Prizewinning Film about Algal Biodiesel Fuel Features ODU's Hatcher
A short film, "Shipload of Algae," which features an interview with Old Dominion University geochemist Patrick Hatcher, has won the Planet Forward Student Film Festival at George Washington University in Washington, D.C.
Hatcher is executive director of the Virginia Coastal Energy Research Consortium (VCERC) and the leader of a research group at ODU that is studying the production of biodiesel fuel from algae. He was interviewed at the ODU algal farm near Hopewell, Va., in December by two GWU student filmmakers, Lauren Hoenemeyer and Kimberly Kroll.
Their production can be seen, together with an introduction by Planet Forward's Frank Sesno, at http://www.greatenergychallengeblog.com/blog/2010/12/17/a-shipload-of-algae/. The film is also on YouTube at http://www.greatenergychallengeblog.com/blog/2010/12/17/a-shipload-of-algae/.
Sesno is the award-winning former CNN correspondent and Washington bureau chief who is now the director of the School of Media and Public Affairs at GWU. He is the creator and host of Planet Forward, a Web-to-television show on PBS.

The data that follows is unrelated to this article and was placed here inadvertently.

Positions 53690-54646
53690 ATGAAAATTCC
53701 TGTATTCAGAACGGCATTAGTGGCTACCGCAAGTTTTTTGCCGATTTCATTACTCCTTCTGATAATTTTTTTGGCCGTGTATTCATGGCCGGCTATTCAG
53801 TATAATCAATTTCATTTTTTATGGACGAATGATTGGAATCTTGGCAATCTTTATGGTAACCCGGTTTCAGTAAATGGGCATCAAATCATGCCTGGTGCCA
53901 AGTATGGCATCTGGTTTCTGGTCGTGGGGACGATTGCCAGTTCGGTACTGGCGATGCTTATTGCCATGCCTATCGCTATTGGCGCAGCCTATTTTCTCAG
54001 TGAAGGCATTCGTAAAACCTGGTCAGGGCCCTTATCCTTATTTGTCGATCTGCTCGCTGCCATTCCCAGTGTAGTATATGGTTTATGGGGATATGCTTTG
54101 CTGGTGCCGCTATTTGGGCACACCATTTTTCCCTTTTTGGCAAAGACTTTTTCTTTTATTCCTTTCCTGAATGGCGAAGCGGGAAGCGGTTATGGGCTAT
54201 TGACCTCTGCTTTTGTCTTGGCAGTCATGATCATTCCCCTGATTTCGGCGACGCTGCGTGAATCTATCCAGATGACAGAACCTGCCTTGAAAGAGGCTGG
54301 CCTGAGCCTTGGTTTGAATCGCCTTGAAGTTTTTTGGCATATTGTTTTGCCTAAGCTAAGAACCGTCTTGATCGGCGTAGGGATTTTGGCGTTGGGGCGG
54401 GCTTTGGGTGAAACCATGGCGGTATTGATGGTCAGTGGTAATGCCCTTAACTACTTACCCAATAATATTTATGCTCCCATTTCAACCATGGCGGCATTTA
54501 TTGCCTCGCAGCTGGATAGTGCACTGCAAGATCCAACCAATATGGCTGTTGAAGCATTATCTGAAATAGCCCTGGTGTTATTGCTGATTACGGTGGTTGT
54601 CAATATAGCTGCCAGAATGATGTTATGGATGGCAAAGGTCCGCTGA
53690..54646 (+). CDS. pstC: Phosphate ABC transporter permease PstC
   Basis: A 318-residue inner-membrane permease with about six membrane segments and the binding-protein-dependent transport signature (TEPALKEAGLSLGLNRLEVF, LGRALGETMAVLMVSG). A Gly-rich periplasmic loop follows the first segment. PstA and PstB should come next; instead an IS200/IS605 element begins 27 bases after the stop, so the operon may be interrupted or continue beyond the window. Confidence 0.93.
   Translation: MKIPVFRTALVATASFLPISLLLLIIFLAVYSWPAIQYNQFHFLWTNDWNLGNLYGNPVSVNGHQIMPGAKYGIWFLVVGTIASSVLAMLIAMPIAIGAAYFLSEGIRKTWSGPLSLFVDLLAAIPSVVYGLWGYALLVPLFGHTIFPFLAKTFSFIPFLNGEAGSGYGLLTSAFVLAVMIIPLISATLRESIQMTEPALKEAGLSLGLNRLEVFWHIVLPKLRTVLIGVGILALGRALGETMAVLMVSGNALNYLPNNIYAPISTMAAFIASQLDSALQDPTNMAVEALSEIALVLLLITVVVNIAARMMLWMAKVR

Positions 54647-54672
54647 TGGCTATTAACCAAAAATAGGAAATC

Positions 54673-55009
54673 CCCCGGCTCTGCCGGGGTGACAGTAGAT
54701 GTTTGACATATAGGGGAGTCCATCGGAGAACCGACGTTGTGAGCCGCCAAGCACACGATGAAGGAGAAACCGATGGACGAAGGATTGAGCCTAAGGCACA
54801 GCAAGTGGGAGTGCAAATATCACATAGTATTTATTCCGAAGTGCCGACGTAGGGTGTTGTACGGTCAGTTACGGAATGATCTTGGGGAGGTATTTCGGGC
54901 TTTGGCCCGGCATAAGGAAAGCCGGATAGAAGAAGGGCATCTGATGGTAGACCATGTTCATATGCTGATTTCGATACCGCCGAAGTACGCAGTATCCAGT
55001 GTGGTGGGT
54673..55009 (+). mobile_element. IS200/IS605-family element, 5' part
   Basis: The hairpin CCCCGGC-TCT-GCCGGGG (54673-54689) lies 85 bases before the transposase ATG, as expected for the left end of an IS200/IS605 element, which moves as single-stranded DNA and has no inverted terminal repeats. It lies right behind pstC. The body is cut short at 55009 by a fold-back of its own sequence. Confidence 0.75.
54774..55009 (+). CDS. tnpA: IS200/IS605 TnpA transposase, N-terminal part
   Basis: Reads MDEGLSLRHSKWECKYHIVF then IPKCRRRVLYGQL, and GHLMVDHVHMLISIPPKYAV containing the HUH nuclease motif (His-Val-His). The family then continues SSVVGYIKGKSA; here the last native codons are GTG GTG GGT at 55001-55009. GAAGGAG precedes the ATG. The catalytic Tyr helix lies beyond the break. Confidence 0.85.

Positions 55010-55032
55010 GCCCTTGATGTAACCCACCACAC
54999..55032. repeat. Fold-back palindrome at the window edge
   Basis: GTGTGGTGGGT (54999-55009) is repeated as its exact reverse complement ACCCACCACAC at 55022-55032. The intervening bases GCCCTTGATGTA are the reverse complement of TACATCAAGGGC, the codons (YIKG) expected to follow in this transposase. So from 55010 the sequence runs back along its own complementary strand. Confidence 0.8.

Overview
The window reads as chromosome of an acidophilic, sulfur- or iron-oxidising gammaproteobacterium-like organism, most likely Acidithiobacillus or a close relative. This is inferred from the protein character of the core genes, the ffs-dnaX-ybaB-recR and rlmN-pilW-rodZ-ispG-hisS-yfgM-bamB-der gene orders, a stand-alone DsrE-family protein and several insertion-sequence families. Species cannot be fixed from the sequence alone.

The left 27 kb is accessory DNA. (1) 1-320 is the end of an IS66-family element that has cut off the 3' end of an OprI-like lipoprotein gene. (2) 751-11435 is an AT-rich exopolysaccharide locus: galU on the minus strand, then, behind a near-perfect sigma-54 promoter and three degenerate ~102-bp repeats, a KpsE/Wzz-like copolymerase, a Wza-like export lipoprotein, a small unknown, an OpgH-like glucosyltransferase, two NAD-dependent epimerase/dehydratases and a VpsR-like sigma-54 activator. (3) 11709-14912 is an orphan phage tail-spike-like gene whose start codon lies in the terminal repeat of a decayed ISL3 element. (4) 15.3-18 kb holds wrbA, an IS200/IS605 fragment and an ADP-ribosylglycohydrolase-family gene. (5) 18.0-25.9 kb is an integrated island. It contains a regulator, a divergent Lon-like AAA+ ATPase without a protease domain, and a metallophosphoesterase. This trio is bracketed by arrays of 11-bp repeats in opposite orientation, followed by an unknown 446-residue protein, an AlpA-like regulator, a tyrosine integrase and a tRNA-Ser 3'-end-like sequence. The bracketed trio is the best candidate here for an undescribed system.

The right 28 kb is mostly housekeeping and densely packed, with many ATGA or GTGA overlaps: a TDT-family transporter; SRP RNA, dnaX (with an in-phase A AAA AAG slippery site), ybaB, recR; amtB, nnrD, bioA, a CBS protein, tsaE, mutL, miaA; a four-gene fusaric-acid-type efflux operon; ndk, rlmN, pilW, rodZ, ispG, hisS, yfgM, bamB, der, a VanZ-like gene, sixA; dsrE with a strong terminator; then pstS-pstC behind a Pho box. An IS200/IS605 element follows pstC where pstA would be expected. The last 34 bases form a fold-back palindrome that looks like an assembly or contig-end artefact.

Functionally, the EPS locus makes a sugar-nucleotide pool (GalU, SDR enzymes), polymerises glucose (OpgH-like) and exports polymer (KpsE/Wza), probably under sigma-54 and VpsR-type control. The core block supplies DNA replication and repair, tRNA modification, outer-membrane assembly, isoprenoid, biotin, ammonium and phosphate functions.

"Shipload of Algae" also includes an interview with Rear Adm. Philip Cullom, director of the U.S. Navy Energy and Environment Readiness Division, who describes the Navy's efforts to replace fossil fuels with alternatives such as algae-biodiesel. There is video footage of the Navy's Riverine Command Boat being operated with a blend of 50 percent algae-based fuel and 50 percent NATO F-76 shipboard fuel.
A panel, which included GWU President Steven Knapp and Jeff Nesbit, director of legislative and public affairs at the National Science Foundation, critiqued each of the 10 film festival submissions. Nesbit congratulated Hoenemeyer and Kroll for effectively translating their story, telling them it was "quite an achievement." Knapp echoed Nesbit's statement, saying the video conveyed a "powerful message."
Hatcher, who is the Batten Endowed Chair in Physical Sciences at ODU, is currently directing the installation and startup at the algal farm of the "Algaenator," a $1 million instrument that can convert algae grown in the facility's 1-acre pond into biodiesel at a rate of about three gallons a day. Previously, the conversion was accomplished in a much smaller reactor in Hatcher's laboratory on the ODU campus.
"The Algaenator will allow us to test the cost effectiveness of our biodiesel-from-algae process," Hatcher said. "Our goal is to make this fuel competitive in price with petroleum fuels, which in the near future are likely to ratchet upwards of $4 per gallon. Eventually, we want to convince entrepreneurs to invest in this alternative technology."
More about algae-to-biodiesel research at ODU can be found at http://sci.odu.edu/hatchergroup/algae_fuel/index.html.
This article was posted on: March 3, 2011
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